If you haven’t read my new book “Blessing in Disguise”, I hope you will—-it’s about a mother and her three adult daughters, each one by a different father, at a different time in her life, how different those 3 daughters are, and her relationship with them.

 

In a couple of weeks, I’ll have another new hardcover out, “Lost and Found”, which is the story of a woman who has adult children, a big career as a photographer, she breaks her ankle, which slows her down briefly and causes her to take stock of her life, remembering the three men she loved and left for various reasons and never married. In retrospect, she wonders if her decisions were right in each case. She decides to take a road trip across the US, from New York to Boston to Chicago to Wyoming, to look up those men, more than twenty years later—-and it’s about what she discovers about them and herself, and who she meets along the way. It seems like a fun summer book, as she drives across the country, to answer any lingering questions and put the past to rest. I’ll bet a lot of us would like to take a trip back into the past, and see if we’re happy with the way things turned out.

 

I’ve been working on a new book, and doing some editing, which keeps me busy!!!

 

Have a great Memorial Day weekend, and I hope this is the beginning of your BEST summer ever!!!

 

love, Danielle

 

5/21/19 Gone fishing….

Posted on May 21, 2019

Busy writing… See you next week!

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5/13/19, Wake Up Call:Real Life

Posted on May 13, 2019

 

Hi Everyone,

 

I hope you had a good week and a lovely mother’s day, whether you’re a mother, or a son or daughter, a grandchild, or just a good motherly friend to someone who looks up to you.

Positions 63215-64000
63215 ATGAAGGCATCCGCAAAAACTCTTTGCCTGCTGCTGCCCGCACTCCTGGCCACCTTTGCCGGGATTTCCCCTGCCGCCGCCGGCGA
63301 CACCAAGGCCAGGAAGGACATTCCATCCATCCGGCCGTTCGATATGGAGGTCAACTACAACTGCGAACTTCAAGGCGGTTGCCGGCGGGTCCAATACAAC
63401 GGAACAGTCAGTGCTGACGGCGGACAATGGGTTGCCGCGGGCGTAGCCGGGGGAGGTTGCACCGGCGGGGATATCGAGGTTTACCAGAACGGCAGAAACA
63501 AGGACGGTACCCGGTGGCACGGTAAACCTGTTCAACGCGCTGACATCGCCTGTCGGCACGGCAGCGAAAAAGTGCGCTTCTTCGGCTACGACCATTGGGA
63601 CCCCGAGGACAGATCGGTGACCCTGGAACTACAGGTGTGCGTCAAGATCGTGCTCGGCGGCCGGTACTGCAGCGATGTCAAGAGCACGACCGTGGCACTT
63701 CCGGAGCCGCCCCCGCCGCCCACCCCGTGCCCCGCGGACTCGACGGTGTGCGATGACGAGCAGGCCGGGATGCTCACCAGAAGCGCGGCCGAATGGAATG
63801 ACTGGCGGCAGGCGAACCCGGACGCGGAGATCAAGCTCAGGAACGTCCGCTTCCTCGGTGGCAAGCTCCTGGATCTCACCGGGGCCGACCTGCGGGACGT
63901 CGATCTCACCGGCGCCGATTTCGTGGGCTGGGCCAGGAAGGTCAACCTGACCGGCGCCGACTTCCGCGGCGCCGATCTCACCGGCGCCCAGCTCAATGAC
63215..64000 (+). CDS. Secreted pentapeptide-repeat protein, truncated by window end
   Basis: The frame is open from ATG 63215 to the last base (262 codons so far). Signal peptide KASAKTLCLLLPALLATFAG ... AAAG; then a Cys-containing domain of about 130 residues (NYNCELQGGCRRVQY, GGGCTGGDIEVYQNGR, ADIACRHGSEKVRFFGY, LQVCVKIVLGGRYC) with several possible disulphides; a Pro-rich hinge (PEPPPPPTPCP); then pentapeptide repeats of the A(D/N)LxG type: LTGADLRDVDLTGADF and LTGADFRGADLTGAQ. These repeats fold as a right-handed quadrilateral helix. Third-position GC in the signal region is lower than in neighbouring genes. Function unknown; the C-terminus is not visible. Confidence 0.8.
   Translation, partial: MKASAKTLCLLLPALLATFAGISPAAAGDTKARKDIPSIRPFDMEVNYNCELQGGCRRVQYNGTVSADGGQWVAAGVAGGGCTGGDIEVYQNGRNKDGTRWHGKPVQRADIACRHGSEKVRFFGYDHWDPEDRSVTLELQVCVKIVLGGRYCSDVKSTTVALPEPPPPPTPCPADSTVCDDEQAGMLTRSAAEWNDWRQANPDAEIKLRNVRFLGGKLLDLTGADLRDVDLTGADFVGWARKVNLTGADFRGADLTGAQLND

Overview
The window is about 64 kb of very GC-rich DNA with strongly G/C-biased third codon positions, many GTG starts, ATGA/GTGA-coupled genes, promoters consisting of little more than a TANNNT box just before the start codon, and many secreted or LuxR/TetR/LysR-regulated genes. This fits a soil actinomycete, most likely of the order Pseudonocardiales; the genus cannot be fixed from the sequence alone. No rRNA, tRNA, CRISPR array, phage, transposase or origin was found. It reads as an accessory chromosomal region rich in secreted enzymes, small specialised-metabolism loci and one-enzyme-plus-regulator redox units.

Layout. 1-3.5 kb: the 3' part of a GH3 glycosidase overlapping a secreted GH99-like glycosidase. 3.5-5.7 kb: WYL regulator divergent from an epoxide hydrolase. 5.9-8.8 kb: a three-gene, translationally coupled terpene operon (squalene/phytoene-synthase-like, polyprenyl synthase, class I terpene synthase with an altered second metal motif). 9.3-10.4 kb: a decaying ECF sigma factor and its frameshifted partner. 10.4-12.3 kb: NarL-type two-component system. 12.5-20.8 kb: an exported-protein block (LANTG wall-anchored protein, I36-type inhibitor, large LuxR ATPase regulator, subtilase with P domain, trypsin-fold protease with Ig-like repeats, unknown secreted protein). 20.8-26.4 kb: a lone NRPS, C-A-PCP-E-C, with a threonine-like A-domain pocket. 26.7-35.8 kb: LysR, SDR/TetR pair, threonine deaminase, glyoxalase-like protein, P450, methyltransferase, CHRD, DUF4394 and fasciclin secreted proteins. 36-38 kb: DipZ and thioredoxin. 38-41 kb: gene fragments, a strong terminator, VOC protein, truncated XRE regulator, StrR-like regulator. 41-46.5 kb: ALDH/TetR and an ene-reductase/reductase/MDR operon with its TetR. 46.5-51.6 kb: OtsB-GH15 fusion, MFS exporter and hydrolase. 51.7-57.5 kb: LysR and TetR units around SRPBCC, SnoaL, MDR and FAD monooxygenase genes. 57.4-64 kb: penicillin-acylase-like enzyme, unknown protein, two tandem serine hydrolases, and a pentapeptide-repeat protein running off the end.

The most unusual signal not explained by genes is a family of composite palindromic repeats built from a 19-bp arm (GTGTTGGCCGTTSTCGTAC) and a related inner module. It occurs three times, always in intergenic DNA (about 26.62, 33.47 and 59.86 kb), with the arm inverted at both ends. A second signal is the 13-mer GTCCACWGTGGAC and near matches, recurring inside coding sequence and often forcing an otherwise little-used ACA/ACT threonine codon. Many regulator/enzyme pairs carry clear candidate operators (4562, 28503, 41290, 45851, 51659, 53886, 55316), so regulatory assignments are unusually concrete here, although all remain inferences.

Sometimes I have something I can’t wait to share with you, something I’ve seen or done or a pet peeve or immense joy. At other times, I grope around and can’t think of a single interesting thing I’ve done all week that might entertain you. There are always the fashion shows at certain times of year, the holidays, or a new book out. And I DO have a new book out, “Blessing in Disguise”, which came out last week, about a woman with three adult daughters, each one with a different father, and how very different they are, and how separate and distinct the mother’s relationship is with each of them. I hope you love it!!!

 

But since I spend about 95% of my time writing, there are times that I just haven’t seen or done anything except work, which gets boring for you to hear about. Sometimes I don’t leave my house (or office) for weeks at a time if I am working intensely on a book. And at other times something I want to share with you just leaps onto the page. I was travelling this week, which gets more and more complicated with increased security measures, and less and less fun, and there isn’t much to say about it. I didn’t do anything exciting this week, and then yesterday I got an email updating me about my incredible, remarkable, wonderful niece, Bea. And there it was, real life, staring me right in the eye, putting everything else I do or worry about into perspective.

 

Except for rare instances, we all share the same problems and deal with the same challenges to varying degrees in daily life. Worrying about our kids, the petty aggravations of daily life, (I am currently dealing with 2 winter leaks, hardly fascinating for you to hear), or we have a falling out with someone, or get irritated with our kids (the same ones we worry about!!), or just when you get your budget in semi-control you get a whopping bill from the plumber, or for your car, or from your dentist, and it blows your budget all over again. Whatever it is always seems monumental at the time (or really is with health or job or money or kid worries). And then suddenly you hear of something, or see it, which puts it all into perspective and reminds us of how small our problems are compared to that.